Negar was passionate about fashion, but she was also serious about carving a career for herself in makeup artistry. Even before graduation she’d founded her bridal makeup company, Lip Gloss and Lashes. It’s still going strong today.
“Right before I graduated school I took my friends, dressed them in white tops, did their makeup, took some photos, started a web site and started networking. One bride put a request up on the wall at Blanche Macdonald. I called her. She didn’t call me back. I called her again. I basically stalked her until I could persuade her to let me do a consultation. She liked that and booked me. Since then, every year I’ve done a wedding for one of her friends.”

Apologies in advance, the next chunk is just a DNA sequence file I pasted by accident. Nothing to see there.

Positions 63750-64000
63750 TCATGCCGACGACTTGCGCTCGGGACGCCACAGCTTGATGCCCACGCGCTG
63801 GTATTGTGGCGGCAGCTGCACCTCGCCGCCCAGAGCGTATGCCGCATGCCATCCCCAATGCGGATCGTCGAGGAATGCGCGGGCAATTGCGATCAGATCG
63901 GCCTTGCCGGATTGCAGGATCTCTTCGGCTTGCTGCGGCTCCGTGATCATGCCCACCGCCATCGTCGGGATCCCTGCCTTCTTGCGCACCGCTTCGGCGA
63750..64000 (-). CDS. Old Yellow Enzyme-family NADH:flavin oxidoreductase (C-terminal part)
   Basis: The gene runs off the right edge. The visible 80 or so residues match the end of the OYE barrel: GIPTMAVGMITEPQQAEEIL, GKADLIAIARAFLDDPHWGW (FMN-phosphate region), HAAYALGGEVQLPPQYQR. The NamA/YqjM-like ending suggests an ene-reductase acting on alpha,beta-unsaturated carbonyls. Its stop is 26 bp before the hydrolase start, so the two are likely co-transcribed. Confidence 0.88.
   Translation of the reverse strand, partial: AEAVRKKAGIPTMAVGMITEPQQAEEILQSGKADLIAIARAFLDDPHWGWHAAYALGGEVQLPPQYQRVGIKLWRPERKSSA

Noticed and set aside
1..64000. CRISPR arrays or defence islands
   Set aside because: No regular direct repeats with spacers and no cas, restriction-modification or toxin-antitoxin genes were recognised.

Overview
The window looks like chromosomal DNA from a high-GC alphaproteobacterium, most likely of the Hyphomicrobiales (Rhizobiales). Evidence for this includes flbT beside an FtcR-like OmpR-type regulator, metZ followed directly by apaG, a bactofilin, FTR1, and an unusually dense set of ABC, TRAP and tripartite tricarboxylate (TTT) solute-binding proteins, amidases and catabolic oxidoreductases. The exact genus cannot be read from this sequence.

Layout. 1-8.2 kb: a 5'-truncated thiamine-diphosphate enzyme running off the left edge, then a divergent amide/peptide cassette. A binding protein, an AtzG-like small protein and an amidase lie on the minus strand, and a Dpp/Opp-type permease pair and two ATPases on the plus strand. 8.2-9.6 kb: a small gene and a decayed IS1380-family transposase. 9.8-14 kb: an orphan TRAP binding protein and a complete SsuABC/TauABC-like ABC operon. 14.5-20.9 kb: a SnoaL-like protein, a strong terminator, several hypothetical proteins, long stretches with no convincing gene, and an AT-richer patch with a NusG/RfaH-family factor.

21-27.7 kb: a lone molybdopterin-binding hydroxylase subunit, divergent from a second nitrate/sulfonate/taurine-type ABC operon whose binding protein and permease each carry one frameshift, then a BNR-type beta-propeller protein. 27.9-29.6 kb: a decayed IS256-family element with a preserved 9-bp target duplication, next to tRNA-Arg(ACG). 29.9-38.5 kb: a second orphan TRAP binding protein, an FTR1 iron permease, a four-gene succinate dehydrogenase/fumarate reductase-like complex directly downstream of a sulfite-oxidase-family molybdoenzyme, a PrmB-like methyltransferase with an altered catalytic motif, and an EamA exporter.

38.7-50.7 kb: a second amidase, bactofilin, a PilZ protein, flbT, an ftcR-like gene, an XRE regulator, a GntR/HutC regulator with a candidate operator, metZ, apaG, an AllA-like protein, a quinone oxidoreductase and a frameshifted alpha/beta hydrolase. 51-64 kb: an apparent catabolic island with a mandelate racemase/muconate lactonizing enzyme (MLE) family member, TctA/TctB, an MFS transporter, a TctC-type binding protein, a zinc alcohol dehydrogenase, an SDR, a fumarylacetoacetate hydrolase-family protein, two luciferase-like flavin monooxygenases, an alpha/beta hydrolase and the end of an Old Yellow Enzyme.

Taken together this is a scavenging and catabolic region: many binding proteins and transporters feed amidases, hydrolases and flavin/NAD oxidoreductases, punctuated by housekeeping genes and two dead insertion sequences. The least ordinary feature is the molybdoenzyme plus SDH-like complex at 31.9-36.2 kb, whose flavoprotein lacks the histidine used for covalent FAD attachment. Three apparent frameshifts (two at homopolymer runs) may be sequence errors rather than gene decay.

Her year at Blanche Macdonald was vital, but Negar’s psychology studies proved to be a massive help too.
“You need to figure out how the bride views herself in a short period of time. Certain brides want an extreme look. Certain brides want to be themselves. Some people consider ‘natural’ a smoky eye. Some people think ‘natural’ and even foundation is too much. Brides can be stressed out, and sometimes the makeup time is the only time on the day they get to relax. It’s good to create a stress-relieving experience for them. You want them to feel the best they can.
“I love working with brides and I love that every week my schedule is different. It really doesn’t feel like going to work. I’d say about 80% of clients stay friends or people I keep in touch with.”
For many people, running a thriving bridal makeup business would be a job well done. That’s not Negar’s style.